In this episode, host Tim Reitsma and Dave Ulrich—a leading voice in HR and ranked as a #1 management guru by Business Week—unpack what it means to be a leader and how we can build a better world of work. It all begins with self-leadership.
The leader is somebody who makes sure that people leave an interaction with them feeling better about themselves.Dave Ulrich
- Dave shares three ways to say to someone to leave them feeling better about themselves after they make error: 1) that you care, 2) you have great potential, 3) you made a mistake, learn from it. [6:09]
The loudest feedback a leader gives an employee is nothing.Dave Ulrich
- Sometimes in performance reviews, it’s not about the standard, it’s not about the consequence, it’s not about the behavior or the metric or even the reward. It’s about the ability to have a conversation. [9:26]
- Your job is not to share your story. Your job is to help those you lead create their story. And if you can’t use your strength so that you strengthen others to create their story, then you haven’t led. [11:00]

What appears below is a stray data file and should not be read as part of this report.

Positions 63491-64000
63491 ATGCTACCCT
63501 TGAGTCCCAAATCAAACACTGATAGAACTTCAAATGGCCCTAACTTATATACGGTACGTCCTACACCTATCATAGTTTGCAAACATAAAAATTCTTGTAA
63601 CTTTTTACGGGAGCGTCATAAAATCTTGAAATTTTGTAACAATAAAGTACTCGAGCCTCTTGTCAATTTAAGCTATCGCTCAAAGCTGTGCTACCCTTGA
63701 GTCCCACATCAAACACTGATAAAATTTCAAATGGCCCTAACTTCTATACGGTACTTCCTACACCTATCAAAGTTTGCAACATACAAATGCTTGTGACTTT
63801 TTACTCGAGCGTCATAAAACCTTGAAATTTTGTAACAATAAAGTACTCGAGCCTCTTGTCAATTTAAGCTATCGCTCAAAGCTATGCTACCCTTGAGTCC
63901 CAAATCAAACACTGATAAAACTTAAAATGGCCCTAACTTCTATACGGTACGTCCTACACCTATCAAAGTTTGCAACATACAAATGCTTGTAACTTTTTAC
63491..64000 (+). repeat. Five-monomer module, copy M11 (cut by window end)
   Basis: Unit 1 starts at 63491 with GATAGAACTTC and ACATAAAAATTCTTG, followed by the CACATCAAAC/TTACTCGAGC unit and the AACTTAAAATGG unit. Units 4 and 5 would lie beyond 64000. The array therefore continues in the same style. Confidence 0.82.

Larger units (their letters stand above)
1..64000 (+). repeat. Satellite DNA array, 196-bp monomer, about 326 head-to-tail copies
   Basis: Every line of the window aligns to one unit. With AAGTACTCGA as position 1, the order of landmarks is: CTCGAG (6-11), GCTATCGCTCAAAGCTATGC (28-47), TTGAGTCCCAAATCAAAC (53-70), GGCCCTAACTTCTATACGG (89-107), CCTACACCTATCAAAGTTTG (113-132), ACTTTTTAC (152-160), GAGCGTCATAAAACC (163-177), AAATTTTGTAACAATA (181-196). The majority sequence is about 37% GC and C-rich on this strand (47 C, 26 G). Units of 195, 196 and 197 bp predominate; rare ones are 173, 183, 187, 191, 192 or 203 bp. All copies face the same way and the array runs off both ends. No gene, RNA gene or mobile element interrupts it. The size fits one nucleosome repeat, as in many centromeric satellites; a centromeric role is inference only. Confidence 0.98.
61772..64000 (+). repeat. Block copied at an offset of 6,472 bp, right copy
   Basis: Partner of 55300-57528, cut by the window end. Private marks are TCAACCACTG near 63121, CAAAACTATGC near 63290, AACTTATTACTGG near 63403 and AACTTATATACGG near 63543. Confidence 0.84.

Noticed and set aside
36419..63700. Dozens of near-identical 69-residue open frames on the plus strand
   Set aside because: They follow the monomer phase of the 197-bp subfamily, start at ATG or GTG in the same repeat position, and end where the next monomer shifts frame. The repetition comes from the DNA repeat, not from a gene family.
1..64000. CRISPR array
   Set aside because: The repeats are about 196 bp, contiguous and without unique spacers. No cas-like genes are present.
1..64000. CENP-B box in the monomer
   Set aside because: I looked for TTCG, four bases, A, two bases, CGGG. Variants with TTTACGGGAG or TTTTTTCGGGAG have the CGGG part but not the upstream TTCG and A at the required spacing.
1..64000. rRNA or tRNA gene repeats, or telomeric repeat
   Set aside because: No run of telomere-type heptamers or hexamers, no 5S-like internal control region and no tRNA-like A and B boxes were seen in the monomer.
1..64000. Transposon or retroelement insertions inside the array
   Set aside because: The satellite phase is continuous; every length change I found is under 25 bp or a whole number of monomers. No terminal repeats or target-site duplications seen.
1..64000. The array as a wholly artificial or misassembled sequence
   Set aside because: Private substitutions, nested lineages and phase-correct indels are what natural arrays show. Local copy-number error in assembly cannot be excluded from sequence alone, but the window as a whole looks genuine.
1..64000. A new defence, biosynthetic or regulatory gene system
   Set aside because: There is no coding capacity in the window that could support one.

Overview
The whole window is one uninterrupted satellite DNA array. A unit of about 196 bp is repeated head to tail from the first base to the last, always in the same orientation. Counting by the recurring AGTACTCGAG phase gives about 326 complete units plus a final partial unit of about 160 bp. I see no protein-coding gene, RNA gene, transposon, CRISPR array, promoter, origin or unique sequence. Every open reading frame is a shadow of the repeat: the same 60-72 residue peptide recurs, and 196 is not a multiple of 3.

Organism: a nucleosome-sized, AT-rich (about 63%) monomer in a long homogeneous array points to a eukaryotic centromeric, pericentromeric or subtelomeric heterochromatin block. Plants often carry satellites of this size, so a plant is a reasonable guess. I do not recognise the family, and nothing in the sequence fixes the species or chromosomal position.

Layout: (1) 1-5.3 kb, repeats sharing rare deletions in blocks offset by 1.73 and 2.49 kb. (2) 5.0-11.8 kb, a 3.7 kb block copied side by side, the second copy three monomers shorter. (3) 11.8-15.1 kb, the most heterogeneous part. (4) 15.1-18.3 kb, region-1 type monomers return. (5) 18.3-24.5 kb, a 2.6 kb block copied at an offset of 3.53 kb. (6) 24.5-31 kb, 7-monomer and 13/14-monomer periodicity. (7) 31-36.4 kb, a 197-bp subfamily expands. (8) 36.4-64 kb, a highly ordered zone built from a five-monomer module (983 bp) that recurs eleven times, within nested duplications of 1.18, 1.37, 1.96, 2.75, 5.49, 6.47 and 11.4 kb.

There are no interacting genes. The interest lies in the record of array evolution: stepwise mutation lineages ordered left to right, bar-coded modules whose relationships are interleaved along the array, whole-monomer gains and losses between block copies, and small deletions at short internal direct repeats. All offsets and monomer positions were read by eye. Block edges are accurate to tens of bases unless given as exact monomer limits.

Build on your strengths that strengthen others. And if your strengths don’t strengthen someone else, then you probably not done your job as a leader.Dave Ulrich
- Dave mentions Martin Seligman’s work called Learned Hopefulness. And he says there’s three things that give people hope: one is efficacy, two is optimism, and three is imagination. [15:01]
- We sometimes get so overwhelmed. Looking backward we get depressed because of our history. Looking forward we get anxious because we can’t control the future. Our present day, we feel lonely. [17:08]
- When Dave coaches leaders, he ends every session with assess question: What do you do to take care of yourself? [17:44]
- If you can’t take care of yourself, you’re gonna have a really hard time taking care of others. [19:20]
- Dave talks about recognizing the triggers and the five things he pays attention to a lot: physical, emotional, intellectual, social, and spiritual. [24:24]